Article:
- The average person loses about 1% of their bone mass each year after age forty. For 3 million Americans each year, this decay results in a condition called osteoporosis, in which their bones become extremely brittle and susceptible to fracture.
- The stress of lifting heavy weights forces your bones to adapt, adding mass. This greatly reduces the risk of fracture over your lifetime, especially in old age.
- A measured weight training program, starting at two days per week of exercises targeting the entire body, can put anyone on the path to more durable, buffer bones.
Building buffness. Getting ripped. Toning up. No matter what it’s called, becoming more muscular is generally top-of-the-mind for any young person who regularly visits the weight room. Less thought about is another key benefit, one that’s not as easily seen but is more long-lasting and consequential: weight training is the best way to strengthen bones.
Remember the milk mustache?
For a long time, conventional wisdom, put in place by omnipresent marketing, heralded calcium intake as the key to strong bones. Recent large studies, however, show that supplementation of the mineral, often found in meat and dairy products, only has a modest effect on bone density, and doesn’t reduce fractures at all.
Lifting weights, however, does. The stress placed on bones by squatting, pressing, deadlifting, pulling, or doing pretty much any motion with added resistance kicks bone-synthesizing cells called osteoblasts into high gear. They start producing collagen, other specialized proteins, and hydroxyapatite — the bone mineral — and forming these raw materials into more bone for your spine, femur, tibia, and any other bones that are bearing the added weight. The result is a stronger skeleton, one more resistant to fracture.
As your skeleton is literally the foundational structure of your body, that’s a big deal. The average person loses about 1% of their bone mass each year after age forty. For about three million Americans each year, this decline eventually results in a potentially debilitating condition called osteoporosis, in which bones become so weak and brittle that a fall or even a mild stressor like bending over or coughing can cause them to crack. Two million osteoporosis-related fractures occur each year, sometimes resulting in permanent enfeeblement. According to Harvard Medical School, “six out of 10 people who break a hip never fully regain their former level of independence”.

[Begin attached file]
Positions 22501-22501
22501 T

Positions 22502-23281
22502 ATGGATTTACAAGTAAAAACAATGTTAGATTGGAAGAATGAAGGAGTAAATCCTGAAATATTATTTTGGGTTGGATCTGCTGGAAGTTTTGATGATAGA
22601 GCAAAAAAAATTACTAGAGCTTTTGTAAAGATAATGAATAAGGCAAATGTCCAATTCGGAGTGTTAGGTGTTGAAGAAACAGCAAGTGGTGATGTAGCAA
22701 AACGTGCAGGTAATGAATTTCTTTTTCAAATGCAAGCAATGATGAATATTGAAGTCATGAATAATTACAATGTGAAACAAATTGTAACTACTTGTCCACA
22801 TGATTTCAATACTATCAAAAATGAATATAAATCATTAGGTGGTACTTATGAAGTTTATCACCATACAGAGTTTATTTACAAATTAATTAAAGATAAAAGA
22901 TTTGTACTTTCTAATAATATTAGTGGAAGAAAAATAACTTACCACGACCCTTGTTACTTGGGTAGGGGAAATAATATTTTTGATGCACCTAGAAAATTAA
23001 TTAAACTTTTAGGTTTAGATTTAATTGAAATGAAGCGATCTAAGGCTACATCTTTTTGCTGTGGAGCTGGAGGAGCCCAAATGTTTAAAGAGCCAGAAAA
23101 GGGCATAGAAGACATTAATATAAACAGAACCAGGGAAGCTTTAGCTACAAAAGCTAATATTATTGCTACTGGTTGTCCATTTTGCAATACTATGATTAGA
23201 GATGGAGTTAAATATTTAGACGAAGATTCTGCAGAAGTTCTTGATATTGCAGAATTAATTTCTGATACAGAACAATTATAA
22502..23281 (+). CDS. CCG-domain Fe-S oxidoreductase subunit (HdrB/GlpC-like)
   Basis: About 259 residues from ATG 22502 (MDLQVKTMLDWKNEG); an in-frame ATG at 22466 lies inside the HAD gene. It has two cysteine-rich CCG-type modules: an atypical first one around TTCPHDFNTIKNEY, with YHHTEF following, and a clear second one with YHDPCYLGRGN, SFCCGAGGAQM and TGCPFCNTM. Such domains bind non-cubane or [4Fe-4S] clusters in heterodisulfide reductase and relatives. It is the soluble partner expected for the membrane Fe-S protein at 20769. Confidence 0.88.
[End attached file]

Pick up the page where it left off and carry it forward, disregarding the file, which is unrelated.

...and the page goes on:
Aerobic activities like walking, jogging, swimming, and cycling are all fantastic forms of exercise. Easily accessible and often recommended to older adults, they offer myriad health benefits. However, none come close to building bone like weight training does. And some, particularly walking, jogging, and cycling, can put older adults at risk of falls.
Strengthen the skeleton
A measured weight training program, starting at two days per week of exercises targeting the entire body, broken down into eight to twelve repetitions of two sets per exercise at a manageable resistance on fixed machines, and gradually building up to greater loads with fewer repetitions performed using free-moving weights, can put anyone on the path to more durable, buffer bones.
This skeletal strengthening occurs at any age, but it is most pronounced early in life. In fact, the (understandably) superficial young people referenced at the beginning of the article might want to take note of something a team of endocrinologists wrote in 2018:
“While there is no clear evidence from life-long studies, it is suggested that adaptations to mechanical loading in youth are translated to greater bone strength over a lifetime. Bones become less sensitive to mechanical loading after skeletal maturity is reached at 18 to 25 years of age.”
Muscle comes and goes, but bones could last forever.